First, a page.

Intelsat Privatization and the Implementation of the ORBIT Act

GAO-04-891: Published: Sep 13, 2004. Publicly Released: Sep 28, 2004.

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Mark L. Goldstein
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In 2000, the Congress passed the Open-market Reorganization for the Betterment of International Telecommunications Act (ORBIT Act) to help promote a more competitive global satellite services market. The ORBIT Act called for the full privatization of INTELSAT, a former intergovernmental organization that provided international satellite services. GAO agreed to provide federal officials' and stakeholders' views on (1) whether the privatization steps required by the ORBIT Act have been implemented and whether there were potential inconsistencies between ORBIT Act requirements and U.S. obligations made in international trade agreements; (2) whether access by global satellite companies to non-U.S. markets has improved since the enactment of the ORBIT Act and, if so, to what is this generally attributed; and (3) if any market access problems remain, what role does the Federal Communications Commission (FCC) have in addressing those problems under the ORBIT Act.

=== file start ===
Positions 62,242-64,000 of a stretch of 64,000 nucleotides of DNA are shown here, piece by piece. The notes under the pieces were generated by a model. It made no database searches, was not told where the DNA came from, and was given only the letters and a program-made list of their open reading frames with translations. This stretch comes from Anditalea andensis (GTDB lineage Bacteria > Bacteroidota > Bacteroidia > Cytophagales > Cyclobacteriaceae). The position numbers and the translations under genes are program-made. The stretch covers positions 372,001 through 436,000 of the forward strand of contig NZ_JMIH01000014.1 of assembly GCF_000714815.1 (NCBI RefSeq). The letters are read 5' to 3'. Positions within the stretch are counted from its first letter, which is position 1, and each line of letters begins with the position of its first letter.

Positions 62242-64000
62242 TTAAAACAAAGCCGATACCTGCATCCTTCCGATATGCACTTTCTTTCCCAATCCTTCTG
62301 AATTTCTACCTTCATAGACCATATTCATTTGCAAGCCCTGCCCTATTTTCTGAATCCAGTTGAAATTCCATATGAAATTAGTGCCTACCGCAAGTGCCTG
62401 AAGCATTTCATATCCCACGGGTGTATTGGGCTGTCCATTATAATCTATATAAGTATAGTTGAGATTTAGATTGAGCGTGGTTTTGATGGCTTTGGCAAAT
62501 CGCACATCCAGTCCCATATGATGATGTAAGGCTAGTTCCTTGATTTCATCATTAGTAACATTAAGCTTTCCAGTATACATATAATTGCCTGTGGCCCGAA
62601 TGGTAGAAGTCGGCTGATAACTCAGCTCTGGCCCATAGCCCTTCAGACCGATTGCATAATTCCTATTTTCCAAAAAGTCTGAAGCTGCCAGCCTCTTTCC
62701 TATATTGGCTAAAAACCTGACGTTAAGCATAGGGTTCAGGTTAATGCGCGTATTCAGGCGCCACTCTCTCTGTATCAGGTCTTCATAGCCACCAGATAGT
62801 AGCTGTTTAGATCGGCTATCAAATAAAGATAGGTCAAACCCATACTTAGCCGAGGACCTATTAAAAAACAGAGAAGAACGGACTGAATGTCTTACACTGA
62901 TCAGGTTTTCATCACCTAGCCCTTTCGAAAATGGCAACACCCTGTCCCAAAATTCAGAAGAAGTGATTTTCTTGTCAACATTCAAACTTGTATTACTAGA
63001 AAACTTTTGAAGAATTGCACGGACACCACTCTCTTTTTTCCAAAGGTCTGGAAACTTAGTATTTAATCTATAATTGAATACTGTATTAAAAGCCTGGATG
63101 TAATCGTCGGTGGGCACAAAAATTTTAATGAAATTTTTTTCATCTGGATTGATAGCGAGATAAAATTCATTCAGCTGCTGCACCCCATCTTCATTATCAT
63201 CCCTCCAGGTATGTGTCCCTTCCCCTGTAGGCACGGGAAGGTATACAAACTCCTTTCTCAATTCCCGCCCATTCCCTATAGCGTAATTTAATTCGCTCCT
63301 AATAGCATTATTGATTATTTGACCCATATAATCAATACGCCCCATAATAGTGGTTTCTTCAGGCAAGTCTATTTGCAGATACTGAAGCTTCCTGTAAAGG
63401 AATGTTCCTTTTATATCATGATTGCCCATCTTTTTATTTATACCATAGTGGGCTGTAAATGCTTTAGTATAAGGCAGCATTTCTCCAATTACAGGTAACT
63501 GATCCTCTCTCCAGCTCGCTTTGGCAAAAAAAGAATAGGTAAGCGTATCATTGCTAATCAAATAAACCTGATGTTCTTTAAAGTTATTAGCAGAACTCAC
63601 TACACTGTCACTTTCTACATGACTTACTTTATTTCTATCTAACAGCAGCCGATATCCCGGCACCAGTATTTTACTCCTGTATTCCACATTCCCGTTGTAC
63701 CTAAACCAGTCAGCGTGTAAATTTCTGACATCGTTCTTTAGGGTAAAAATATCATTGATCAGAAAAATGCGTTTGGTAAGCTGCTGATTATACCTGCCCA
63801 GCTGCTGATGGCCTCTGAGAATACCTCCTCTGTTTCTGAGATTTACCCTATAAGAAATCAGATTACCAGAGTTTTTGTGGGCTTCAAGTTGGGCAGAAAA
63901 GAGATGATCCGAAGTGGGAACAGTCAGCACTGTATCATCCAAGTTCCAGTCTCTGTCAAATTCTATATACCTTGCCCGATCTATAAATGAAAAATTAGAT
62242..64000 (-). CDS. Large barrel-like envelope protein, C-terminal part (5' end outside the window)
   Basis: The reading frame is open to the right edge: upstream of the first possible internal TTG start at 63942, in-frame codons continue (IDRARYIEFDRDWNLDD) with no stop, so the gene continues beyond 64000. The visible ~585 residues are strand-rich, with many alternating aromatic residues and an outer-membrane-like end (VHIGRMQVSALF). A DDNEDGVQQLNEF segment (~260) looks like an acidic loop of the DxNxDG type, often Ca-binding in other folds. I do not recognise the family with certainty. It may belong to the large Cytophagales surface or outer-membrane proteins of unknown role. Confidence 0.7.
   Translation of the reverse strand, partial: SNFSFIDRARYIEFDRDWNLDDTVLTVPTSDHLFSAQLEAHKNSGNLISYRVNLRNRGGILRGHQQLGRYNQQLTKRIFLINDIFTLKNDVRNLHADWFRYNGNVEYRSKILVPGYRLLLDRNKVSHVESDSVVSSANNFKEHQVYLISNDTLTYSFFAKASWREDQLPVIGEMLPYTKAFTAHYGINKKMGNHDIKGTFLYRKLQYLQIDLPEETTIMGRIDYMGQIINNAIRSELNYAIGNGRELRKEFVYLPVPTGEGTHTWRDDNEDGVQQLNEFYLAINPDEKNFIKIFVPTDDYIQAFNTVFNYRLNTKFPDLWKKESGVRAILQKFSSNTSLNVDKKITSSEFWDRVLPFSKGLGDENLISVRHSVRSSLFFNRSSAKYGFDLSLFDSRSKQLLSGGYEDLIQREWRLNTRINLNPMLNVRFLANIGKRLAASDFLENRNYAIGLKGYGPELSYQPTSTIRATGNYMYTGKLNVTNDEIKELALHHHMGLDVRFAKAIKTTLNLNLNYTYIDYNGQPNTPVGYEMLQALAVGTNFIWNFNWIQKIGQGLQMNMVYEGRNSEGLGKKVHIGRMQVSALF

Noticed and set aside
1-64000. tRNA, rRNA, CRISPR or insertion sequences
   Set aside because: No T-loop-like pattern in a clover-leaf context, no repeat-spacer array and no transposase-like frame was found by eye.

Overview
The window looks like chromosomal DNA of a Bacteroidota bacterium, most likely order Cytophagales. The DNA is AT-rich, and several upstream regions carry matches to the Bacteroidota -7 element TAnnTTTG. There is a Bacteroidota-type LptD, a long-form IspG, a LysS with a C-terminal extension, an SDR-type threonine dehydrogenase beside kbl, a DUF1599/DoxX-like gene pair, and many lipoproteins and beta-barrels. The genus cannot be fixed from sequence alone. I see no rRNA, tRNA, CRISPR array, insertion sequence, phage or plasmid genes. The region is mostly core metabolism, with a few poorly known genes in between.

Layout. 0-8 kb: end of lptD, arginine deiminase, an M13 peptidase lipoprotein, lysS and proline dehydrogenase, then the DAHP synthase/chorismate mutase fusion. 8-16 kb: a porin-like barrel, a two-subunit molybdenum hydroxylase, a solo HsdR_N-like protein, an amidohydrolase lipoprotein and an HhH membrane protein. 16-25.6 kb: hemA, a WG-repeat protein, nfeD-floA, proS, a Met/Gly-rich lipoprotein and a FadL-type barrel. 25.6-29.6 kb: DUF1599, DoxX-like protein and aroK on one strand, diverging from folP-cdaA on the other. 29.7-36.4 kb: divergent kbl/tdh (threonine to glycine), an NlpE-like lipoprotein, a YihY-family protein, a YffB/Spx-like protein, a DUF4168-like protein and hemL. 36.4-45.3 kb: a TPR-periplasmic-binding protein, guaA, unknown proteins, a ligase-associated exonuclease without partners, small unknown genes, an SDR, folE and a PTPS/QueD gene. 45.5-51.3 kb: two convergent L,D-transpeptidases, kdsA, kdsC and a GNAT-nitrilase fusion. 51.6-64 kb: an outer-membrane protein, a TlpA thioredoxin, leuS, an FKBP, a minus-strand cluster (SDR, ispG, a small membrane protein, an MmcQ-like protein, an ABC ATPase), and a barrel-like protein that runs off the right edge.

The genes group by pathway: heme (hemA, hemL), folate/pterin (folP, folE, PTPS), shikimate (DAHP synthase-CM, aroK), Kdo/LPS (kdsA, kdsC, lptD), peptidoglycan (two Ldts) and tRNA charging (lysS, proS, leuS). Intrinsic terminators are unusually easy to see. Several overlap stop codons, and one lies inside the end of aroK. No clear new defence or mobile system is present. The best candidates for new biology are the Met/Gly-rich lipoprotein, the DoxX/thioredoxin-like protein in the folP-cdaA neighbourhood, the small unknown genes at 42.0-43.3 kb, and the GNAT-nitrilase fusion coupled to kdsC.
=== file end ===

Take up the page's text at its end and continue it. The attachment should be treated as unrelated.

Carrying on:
Most of INTELSAT's privatization steps have taken place and a variety of stakeholders told us that implementation of the ORBIT Act was not inconsistent with the commitments that the United States made in international trade agreements. In July 2001, INTELSAT transferred its satellite and financial assets to a private company. FCC determined that this and other actions satisfied the ORBIT Act requirements for INTELSAT's privatization but noted that the company must hold an initial public offering (IPO) of securities by a required date. The current deadline for the IPO is June 30, 2005. Because Intelsat has not completed the IPO, some satellite companies assert that privatization is not fully complete. Some parties have pointed out that there was a possibility that implementation of the ORBIT Act could have given rise to action arguably inconsistent with commitments that the United States made in international trade agreements. However, we were told that actual implementation avoided such outcomes and no disputes arose. Most stakeholders and experts that GAO spoke with believe that access to non-U.S. satellite markets has improved, but few attribute this improvement to the ORBIT Act. These stakeholders and experts said that global trade agreements, such as the WTO's basic telecommunications commitments, and the global trend towards privatization of telecommunications companies have improved access in non-U.S. markets. Several stakeholders and experts told GAO that improvements in market access were already underway when the Congress passed the ORBIT Act and that the act has complemented ongoing trends towards more open satellite markets. Some satellite companies report continuing market access problems, but there are disagreements regarding whether FCC should investigate and resolve these problems. Some satellite companies that GAO spoke with report problems with access to non-U.S. satellite markets, which they attribute to countries with policies that favor domestic and regional satellite companies, countries exercising control over content, bureaucratic processes in various countries, and long-term business relationships between INTELSAT and various telecommunications companies. Most companies GAO spoke with report that Intelsat does not take active steps to acquire preferential or exclusive market access, and Intelsat itself stated that it does not seek nor, if offered, would accept preferential market access. Finally, some companies suggest that FCC should take a more proactive role in investigating market access problems, rather than assuming an adjudicative role. FCC said that evidence provided to the agency has not been sufficient to warrant action and also suggested that trade disputes are more appropriately addressed by the United States Trade Representative.

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